The BBC has more competition with the English language version of al-Jazeera making it debut today. How many pro-Muslim, terror-endorsing networks do we really need? The Times, Slick, but depressing: a first view of English al-Jazeera:
Ten years after it began broadcasting, al-Jazeera launched its first English-language news channel at noon today. Michael Binyon of The Times tuned in to watch the channel's explosive start, which he says, could attract a loyal following around the world
It made its name with dramatic pictures of conflict and exclusive scoops: the war against the Taleban, Bin Laden’s tapes, the bombings and US-led attack on Baghdad, the war in Lebanon, the rising anger in the Middle East. Al-Jazeera quickly became the voice of the Arab street, a must-watch station for Arabs and for newsmen around the world — assuming they could follow the Arabic.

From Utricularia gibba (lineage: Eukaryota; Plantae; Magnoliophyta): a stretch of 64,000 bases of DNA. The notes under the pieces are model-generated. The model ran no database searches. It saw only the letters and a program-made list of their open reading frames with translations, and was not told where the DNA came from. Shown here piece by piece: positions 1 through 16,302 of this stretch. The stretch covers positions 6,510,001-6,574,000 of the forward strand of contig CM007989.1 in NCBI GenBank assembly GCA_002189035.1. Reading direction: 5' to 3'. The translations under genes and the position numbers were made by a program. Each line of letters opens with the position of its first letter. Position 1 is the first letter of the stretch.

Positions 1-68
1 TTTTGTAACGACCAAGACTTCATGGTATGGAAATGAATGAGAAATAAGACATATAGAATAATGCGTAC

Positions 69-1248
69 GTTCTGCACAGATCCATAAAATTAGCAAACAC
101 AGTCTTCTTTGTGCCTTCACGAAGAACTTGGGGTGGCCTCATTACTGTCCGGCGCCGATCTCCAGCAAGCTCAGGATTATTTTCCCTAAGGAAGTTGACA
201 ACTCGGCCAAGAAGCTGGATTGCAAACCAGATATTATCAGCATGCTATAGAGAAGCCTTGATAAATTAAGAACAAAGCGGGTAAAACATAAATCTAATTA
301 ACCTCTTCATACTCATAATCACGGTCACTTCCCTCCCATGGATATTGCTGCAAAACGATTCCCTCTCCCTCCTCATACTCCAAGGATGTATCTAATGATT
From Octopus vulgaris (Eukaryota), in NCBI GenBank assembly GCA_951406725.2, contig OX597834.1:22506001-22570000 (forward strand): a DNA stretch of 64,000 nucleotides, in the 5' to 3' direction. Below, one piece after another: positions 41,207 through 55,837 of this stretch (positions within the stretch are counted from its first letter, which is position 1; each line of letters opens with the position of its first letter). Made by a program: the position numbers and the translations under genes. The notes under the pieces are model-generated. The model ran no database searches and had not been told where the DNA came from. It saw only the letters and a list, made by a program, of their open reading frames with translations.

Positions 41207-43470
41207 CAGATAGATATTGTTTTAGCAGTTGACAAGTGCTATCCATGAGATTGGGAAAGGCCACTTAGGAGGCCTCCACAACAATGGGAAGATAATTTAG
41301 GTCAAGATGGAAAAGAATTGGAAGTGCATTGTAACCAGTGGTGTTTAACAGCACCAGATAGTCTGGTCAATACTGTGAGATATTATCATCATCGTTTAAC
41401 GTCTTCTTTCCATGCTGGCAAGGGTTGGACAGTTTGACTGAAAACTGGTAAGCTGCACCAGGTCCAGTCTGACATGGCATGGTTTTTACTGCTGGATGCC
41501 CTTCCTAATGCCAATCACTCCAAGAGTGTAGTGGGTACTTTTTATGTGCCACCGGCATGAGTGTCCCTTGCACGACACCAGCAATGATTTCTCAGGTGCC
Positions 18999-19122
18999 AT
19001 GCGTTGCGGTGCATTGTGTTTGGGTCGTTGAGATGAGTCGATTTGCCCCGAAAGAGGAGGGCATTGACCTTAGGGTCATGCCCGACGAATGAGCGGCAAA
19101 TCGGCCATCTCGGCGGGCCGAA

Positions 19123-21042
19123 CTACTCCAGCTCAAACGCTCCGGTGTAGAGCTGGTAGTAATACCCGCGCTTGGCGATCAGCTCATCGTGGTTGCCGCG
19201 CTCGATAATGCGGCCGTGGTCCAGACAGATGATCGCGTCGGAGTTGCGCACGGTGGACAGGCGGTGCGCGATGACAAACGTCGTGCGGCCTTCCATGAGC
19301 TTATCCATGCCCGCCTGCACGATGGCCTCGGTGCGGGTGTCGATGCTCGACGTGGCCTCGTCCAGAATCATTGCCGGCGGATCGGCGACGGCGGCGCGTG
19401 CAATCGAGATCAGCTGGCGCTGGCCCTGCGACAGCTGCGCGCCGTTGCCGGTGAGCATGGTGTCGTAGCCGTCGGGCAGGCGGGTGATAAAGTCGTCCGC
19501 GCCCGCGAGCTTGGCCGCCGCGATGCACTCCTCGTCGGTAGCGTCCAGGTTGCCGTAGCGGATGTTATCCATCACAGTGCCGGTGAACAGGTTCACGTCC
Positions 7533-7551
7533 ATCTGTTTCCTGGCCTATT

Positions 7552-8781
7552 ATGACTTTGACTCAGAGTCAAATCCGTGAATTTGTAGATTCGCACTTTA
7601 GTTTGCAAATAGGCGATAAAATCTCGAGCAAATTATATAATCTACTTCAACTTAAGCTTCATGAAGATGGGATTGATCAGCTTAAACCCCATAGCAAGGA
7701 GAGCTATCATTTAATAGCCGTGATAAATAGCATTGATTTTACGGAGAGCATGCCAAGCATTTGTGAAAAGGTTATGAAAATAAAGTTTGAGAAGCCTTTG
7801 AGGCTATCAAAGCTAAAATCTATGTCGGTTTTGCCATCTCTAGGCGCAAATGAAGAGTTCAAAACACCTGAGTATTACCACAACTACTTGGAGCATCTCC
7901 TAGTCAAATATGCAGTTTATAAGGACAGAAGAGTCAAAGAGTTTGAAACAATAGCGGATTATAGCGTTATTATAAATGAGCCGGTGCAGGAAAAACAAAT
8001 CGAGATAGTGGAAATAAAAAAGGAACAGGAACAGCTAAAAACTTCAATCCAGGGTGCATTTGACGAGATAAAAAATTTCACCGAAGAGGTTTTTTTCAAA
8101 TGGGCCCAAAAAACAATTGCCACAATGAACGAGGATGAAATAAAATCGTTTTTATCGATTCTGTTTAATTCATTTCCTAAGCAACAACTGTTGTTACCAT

Today everyone can watch. After much hype, slick publicity and a long delay, al-Jazeera’s English-language world service was lauched from its headquarters in Qatar. It began with a bang, focusing, naturally, on what had made its name: hard-hitting news from the world’s trouble spots...
...There was little to quarrel with politically — though David Chater, the commentator did talk about “so-called terror organisations” which might raise an eyebrow in Jerusalem or Washington.
For balance we then went straight to Jerusalem, and Jackie Rowland — yet another ex-BBC frontline reporter wooed over to the new channel — to hear how Israeli public opinion reacted to shelling from Gaza. She was, like the mood there, blunt and uncompromising: Israeli military doctrine was to attack whenever people felt threatened.
Moving from the BBC to al-Jazeera must be a smooth transition.